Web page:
There are numerous nonprofit organizations in New York State which have Pooled Trusts. By establishing a Pooled Trust, you create a vehicle for sheltering your surplus income for your use and benefit, often enabling you to remain in the community. The Pooled Trust, once established, allows you to deposit your surplus income into a separate Trust account maintained for you and not have those funds considered available by Medicaid. Your surplus income placed into a Pooled Trust can be used for your needs rather than going to Medicaid as a spend down. Common uses of allowable expenditures include rent, taxes, utilities, repairs, common charges, apartment maintenance, clothing, food, additional home care services not provided by Medicaid, entertainment, travel, technology, furnishings, an automobile, automobile expenses, insurance, tutoring, companionship, transportation, and other supplemental items. If the Pooled Trust beneficiary is on SSI, payment for shelter and most related utilities will reduce the SSI benefit by up to one third. There is no reduction for Medicaid benefits for shelter costs.
There are several aspects to the Pooled Trust you must consider before seeking to establish one. At your death, any remaining funds in your account will most likely go to the nonprofit charity running the Pooled Trust and not to your beneficiaries. There are strict requirements and rules in the setup and approval of the Trust as well as in the payment of the bills. All payments from the Trust must be for your sole use and benefit; you can not make gifts with Trust assets or income. You must submit bills to the Pooled Trust to be paid which must be approved; there can be no request for cash. There are monthly and or annual fees incurred. Use of the Pooled Trust may lengthen the Medicaid approval process as a separate review of the Trust is done by Medicaid. Penalties for transfers to a Pooled Trust for persons over 65 years of age receiving SSI apply.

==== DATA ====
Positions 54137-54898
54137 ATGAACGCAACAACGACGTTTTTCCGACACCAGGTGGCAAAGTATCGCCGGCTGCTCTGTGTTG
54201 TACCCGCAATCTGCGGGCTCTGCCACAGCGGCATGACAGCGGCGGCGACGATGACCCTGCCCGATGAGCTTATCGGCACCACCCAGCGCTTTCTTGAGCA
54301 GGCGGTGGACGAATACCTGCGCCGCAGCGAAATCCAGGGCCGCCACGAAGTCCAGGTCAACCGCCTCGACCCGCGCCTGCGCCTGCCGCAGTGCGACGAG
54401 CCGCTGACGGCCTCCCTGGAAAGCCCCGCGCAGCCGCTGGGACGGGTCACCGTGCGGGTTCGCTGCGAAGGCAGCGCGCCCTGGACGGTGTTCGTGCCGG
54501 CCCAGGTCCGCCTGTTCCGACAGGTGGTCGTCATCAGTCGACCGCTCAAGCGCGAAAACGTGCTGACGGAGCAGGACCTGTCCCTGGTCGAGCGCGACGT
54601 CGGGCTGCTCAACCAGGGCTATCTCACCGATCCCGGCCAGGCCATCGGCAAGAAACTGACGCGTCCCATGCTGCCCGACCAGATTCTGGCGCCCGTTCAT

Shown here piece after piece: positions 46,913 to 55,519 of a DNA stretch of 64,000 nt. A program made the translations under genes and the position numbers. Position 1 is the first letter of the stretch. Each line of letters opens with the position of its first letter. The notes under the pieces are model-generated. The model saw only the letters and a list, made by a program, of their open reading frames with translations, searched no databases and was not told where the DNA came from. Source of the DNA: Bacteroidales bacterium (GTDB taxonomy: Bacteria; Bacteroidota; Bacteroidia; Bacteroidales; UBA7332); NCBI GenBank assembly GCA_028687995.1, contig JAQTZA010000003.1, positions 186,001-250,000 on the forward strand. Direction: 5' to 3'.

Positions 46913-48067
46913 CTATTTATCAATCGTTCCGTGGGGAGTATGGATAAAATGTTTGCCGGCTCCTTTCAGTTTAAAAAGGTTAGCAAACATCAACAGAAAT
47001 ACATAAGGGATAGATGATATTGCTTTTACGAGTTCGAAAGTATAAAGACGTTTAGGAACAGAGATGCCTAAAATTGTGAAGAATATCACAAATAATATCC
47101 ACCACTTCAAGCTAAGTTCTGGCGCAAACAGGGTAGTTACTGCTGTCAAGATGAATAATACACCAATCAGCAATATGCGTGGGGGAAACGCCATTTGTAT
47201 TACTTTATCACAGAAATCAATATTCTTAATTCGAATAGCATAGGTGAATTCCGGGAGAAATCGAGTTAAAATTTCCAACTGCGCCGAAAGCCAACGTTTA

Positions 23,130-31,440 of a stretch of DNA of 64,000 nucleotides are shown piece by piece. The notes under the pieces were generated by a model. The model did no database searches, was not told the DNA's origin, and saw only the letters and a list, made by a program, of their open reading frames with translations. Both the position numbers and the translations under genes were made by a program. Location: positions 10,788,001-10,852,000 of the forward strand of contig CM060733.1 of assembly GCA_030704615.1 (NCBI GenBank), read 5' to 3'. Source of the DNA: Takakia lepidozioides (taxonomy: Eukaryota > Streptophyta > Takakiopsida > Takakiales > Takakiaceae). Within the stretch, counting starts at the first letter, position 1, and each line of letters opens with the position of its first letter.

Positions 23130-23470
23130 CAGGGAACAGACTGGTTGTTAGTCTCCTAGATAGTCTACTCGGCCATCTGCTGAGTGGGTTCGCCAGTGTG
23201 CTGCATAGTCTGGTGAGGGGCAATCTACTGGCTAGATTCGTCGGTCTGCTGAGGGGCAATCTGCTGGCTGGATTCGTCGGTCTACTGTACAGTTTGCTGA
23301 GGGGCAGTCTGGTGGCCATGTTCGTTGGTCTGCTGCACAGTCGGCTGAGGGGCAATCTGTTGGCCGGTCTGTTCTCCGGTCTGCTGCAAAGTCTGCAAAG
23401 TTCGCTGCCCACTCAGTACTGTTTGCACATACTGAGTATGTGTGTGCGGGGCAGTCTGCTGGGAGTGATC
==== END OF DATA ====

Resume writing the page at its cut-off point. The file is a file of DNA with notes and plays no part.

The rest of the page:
If you have questions regarding Supplemental Needs Trusts or Pooled Trusts, contact Fern J. Finkel or Julie Stoil Fernandez at Finkel & Fernandez, LLP 16 Court Street, Suite 1007, Brooklyn, New York 11241, 347-296-8200 (telephone), 718-965-3185 (fax), email@example.com, firstname.lastname@example.org.
*Disclaimer: The information contained on this website is provided only as general information and is not intended as legal advice, nor should it be used as a substitute for a complete review of your case by an experienced elder law attorney. All situations differ. By visiting this website, there is no attorney-client relationship established between you and Fern J. Finkel, Julie Stoil Fernandez, or Finkel & Fernandez, LLP.